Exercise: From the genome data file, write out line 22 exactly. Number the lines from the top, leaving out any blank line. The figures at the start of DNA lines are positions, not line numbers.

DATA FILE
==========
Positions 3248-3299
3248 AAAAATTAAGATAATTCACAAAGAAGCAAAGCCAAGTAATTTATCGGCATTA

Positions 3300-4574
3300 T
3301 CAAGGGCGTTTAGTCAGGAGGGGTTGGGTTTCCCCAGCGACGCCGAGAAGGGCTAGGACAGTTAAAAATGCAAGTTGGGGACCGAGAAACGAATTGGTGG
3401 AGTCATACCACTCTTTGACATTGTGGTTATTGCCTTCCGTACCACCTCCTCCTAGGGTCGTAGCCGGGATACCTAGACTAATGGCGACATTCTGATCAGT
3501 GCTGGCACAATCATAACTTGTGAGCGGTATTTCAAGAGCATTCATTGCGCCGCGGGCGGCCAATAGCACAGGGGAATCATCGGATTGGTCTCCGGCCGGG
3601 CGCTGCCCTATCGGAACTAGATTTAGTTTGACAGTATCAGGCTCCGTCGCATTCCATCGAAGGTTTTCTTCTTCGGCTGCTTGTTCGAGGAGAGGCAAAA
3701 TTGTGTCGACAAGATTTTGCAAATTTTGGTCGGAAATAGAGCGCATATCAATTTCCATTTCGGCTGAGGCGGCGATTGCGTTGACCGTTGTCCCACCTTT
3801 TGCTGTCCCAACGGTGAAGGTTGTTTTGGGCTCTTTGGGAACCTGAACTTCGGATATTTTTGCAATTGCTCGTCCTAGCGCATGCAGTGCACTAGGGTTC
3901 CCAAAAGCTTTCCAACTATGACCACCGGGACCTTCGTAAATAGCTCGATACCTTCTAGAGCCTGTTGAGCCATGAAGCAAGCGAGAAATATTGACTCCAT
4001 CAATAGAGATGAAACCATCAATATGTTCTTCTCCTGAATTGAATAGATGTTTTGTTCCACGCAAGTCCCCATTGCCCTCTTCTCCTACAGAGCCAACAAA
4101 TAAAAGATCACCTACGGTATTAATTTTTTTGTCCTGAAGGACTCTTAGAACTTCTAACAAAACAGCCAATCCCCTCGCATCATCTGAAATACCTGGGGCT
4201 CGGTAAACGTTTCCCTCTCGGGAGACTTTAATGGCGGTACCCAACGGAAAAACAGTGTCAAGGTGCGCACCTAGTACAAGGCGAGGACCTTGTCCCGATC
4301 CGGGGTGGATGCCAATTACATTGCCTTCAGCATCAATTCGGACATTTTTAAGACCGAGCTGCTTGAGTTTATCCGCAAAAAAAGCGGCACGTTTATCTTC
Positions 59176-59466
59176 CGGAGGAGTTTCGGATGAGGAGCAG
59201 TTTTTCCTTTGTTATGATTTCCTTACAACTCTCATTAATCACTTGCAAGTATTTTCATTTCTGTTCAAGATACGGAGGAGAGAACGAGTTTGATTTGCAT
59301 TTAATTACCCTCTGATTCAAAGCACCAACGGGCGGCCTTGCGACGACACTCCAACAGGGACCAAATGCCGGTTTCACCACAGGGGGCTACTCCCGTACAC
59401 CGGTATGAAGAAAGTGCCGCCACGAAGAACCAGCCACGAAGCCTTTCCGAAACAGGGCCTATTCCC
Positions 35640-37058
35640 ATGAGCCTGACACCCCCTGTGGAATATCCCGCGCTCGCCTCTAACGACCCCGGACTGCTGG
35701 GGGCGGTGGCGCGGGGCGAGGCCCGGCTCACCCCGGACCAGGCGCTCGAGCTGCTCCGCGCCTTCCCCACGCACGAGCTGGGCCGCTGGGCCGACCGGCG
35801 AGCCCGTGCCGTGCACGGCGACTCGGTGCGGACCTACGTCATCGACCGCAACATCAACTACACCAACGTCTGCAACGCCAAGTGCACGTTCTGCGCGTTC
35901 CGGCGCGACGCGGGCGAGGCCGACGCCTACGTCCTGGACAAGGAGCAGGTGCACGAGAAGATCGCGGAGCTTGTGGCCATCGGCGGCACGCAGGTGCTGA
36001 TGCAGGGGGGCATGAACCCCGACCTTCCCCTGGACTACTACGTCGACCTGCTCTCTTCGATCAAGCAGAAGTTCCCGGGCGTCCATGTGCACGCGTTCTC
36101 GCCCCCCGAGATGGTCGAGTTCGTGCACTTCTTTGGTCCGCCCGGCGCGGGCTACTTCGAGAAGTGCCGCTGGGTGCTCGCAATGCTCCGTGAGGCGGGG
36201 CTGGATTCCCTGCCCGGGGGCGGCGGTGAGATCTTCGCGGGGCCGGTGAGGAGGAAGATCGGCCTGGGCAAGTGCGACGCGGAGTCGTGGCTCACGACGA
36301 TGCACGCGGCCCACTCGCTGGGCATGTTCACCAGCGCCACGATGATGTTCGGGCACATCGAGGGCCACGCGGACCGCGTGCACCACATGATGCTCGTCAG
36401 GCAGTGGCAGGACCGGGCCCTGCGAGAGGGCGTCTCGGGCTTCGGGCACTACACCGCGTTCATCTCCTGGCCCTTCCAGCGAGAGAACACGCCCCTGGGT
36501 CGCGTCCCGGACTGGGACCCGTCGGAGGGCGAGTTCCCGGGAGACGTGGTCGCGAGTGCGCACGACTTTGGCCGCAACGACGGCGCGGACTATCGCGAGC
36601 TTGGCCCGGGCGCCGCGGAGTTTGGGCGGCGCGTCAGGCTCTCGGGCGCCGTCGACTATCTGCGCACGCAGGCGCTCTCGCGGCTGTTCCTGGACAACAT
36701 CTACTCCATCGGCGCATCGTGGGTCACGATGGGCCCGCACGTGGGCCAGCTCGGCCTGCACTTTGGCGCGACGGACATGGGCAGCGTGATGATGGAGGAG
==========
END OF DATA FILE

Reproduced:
35640 ATGAGCCTGACACCCCCTGTGGAATATCCCGCGCTCGCCTCTAACGACCCCGGACTGCTGG